Discover more from Don't Forget Yoga with Derek Pashupa Goodwin
Racing to beat the train
This morning I woke up with a giant cat relaxing on my chest waiting for his breakfast. I looked at my phone and saw the time was 8 a.m., and decided I would try to make the 9:30 a.m. Jivamukti class uptown at Life Yoga with my dear teacher Libby. I fed my roommate’s cat (Puch) and my other roommate’s dog (Irie), made some almond milk and then a breakfast smoothie, got my shit together and was out the door by 8:40 a.m.
It was a beautiful foggy morning in New Orleans, the sun not yet burned through the clouds. I didn’t have any time to spare, as I was planning to take a bus from downtown to uptown, and would be right on time if I was lucky. As I approached Press Street on Chartres I heard the deep bellowing horn of a train coming, and raced towards the tracks to see if I could beat it. Once I got closer I saw that it was a block away and sped up and over the tracks.
As I breezed across Press street just on the other side of the tracks I saw a silver pickup truck flying towards the intersection on my right, trying to beat the train. The thought was crossing my mind that I should watch out for speeding cars while dodging trains when I heard the truck screeching to a stop. I slowed and looked back over my shoulder to see the truck half in the intersection with a woman and her bike down in the street in front of it.
For one brief moment the thought crossed my mind that I should keep going. The truck had stopped and two men were out talking to the woman. I could still make my class. That thought was quickly replaced by compassionate concern, and I turned around and went back.
The woman was still tangled in her mangled bike, but sitting upright talking. I offered to call 911 and the driver of the car became agitated, saying he did not have insurance and offering to help her outside of the law. His friend was trying to keep the woman calm, telling her not to look at her bleeding ankles. It took me a few seconds to decide what to do, with the woman getting visibly more upset, and so I took out my phone and called 911.
While I was trying to speak to the operator over the noise of the train and the friend and a security guard who had come out of an adjacent building the driver quietly disappeared from the scene in his vehicle, leaving his friend behind to deal with the aftermath.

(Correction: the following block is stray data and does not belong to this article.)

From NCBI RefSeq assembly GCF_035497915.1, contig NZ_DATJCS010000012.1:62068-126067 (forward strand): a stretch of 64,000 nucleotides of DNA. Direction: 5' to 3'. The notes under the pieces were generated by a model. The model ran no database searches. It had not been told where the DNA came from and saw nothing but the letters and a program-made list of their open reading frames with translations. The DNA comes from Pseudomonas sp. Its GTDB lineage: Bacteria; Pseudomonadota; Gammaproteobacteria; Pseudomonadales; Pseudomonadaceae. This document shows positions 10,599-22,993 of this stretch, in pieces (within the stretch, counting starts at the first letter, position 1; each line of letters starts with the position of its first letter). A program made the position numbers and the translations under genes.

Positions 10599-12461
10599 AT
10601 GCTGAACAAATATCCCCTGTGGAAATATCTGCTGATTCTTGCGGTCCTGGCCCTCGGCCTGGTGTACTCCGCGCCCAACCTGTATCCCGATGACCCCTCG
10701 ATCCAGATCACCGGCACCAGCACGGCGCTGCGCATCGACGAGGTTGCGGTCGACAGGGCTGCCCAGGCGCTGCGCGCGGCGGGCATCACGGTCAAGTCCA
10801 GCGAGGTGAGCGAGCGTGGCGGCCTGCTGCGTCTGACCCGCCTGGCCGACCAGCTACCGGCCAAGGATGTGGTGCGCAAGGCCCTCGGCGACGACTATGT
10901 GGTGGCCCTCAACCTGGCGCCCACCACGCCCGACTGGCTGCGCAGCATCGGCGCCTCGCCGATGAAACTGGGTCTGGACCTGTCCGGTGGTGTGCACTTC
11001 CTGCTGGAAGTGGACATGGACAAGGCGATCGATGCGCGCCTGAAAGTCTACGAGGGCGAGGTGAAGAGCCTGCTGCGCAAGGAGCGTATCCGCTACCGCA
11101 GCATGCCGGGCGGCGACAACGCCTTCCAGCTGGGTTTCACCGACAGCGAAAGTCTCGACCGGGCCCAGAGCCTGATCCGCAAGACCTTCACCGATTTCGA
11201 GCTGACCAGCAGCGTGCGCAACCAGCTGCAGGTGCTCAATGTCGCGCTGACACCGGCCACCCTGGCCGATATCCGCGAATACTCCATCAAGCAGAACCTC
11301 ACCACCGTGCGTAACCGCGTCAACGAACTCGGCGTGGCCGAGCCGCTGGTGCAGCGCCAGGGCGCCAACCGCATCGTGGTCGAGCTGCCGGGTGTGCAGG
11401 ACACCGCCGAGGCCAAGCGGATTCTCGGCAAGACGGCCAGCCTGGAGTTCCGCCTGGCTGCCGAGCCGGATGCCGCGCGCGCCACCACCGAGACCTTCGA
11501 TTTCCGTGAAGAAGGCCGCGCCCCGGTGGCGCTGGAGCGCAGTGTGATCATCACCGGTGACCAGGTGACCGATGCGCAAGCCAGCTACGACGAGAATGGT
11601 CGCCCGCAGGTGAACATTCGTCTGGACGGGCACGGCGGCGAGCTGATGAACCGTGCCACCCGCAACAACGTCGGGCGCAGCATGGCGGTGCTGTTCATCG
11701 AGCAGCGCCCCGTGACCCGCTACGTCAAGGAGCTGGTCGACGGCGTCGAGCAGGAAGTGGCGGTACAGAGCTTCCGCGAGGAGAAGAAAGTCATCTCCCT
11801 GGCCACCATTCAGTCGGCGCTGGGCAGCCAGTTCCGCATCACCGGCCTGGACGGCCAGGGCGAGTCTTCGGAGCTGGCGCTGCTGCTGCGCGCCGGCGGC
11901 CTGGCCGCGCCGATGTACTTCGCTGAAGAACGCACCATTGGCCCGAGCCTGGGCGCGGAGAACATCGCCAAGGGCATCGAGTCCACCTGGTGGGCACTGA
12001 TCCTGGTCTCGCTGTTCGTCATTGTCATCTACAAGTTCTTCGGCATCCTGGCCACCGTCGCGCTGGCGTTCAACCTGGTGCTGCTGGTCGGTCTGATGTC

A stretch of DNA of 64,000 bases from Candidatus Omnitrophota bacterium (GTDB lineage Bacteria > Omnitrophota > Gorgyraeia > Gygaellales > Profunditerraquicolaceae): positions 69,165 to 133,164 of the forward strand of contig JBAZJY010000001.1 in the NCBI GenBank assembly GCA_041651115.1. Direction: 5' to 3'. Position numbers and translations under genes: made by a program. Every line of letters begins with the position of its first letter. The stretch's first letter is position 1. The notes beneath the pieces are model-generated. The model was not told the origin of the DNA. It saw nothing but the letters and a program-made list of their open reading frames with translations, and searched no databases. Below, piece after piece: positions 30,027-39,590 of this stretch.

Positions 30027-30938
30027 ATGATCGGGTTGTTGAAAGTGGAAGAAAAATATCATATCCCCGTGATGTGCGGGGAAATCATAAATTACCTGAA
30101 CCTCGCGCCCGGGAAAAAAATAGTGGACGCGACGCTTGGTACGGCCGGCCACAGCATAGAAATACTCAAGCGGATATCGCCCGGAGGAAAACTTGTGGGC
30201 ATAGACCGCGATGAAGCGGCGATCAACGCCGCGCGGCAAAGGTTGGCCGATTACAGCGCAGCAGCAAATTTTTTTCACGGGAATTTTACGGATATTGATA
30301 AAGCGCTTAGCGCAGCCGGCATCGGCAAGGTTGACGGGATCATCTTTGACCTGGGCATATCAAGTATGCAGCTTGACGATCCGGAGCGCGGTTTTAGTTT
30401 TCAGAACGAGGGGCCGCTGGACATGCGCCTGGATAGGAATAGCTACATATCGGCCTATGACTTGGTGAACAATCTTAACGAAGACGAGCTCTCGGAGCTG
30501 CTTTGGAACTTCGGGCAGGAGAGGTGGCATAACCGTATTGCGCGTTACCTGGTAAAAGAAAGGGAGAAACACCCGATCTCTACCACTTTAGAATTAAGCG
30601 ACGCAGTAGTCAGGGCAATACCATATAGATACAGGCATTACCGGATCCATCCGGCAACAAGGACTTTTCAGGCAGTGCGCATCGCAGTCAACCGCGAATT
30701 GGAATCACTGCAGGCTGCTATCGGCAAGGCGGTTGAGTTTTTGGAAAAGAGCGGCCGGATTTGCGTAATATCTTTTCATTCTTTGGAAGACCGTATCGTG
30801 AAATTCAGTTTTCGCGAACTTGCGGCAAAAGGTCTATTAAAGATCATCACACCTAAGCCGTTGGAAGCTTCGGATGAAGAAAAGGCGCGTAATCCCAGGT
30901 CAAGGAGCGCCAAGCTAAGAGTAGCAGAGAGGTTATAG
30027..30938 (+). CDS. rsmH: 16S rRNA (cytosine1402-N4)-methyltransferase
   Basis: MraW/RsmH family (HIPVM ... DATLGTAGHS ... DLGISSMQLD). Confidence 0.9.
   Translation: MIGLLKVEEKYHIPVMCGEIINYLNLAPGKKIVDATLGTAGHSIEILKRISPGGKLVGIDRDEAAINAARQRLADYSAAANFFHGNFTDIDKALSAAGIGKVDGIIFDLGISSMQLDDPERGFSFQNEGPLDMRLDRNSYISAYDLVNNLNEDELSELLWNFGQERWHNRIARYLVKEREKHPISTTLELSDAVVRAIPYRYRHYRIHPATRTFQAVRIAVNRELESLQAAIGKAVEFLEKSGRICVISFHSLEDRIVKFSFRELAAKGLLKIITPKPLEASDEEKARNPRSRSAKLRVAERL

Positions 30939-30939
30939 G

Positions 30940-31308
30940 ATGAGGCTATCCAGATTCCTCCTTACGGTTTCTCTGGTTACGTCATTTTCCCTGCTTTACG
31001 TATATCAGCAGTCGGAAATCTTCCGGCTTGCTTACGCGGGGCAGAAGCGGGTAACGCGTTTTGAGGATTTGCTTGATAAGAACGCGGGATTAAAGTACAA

To his credit, the passenger stayed and helped the woman and the police, swearing and angry that his friend had put him in this predicament. It turned out that the area by the tracks was under surveillance and the security guard went in to retrieve the footage for the police.
I stayed as a witness, but also to be a friend to the woman. She was taking it all very well, speaking positively about her recent acquisition of health insurance and a car, and that these things would make her recovery more bearable.
For me, there was a deep feeling of compassion for all the people involved. I once killed a pedestrian with my car, and this has of course stuck with me all of my life. I still today do not know how much I was to blame, but I remember waiting for the police to come, a white face in a completely black neighborhood in D.C., standing next to my pickup truck while the woman’s blood formed a pool around her head. It was dark out and she had been crossing a busy street outside of the crosswalk, a bottle of liquor in her purse. I had been messing with my radio and once I looked up there was no time to stop. The white cops didn’t issue me a ticket, and instead I have lived the intervening years wondering I was presumed innocent only because of racism. I am sure that the thought of fleeing the scene had crossed my mind as well, but that's not who I am.
I could feel the emotional turmoil inside the passenger’s heart, not knowing wether to be loyal to his friend “of ten years” or to do the right thing and stay until the police came. He was cursing his friend and pacing around angrily. I thought about how my yoga practice has helped me overcome extreme anger in most situations, yet still wondered if I could have done any better.
And then of course the biker, Laney. She took it all so well, not a trace of anger showing. Looking at the bright side, keeping it all in perspective. She was young and beautiful and I wanted to hug her but I kept my space, and instead just talked to her and tried to be good company until her friend showed up to take her to the hospital.
We talked about our jobs and my NOLA Yoga Photography Project and found we had a mutual connection. We compared our toenail polish, mine gold and hers a lovely turquoise. I gave her my card and carried her to her friend’s car when the time came. “I should bake you a pie”, she said as I lowered her into the passenger seat. I said that it might be challenging since I am a vegan. “I’m vegan too!”, she said. What are the odds, in New Orleans? I told her to email me but don’t know if she ever will. The universe brings people in and out of our lives in strange ways.
We were all racing to beat the train. If I had not been a few yards in front of Laney the pickup may not have slowed down. The stop sign certainly didn’t make a difference. Perhaps my being there saved her life, perhaps not. The karma of four individuals played out into the event, and all of us left as different people.
The driver is now a fugitive, and will face the repercussions of dishonesty and self-interest. What good can possibly come for him? The passenger will have to re-evaluate his friendship. The fallout from being honest and doing what was right will undoubtedly move him towards the light. Laney has come through a difficult situation, as we all do, to repay past karma. She was such a wonderful example of keeping the mind balanced in hardship, I felt inspired standing near her radiance. I hope that as she recovers she will continue to shine.
As for me, well, I will probably still race against the train.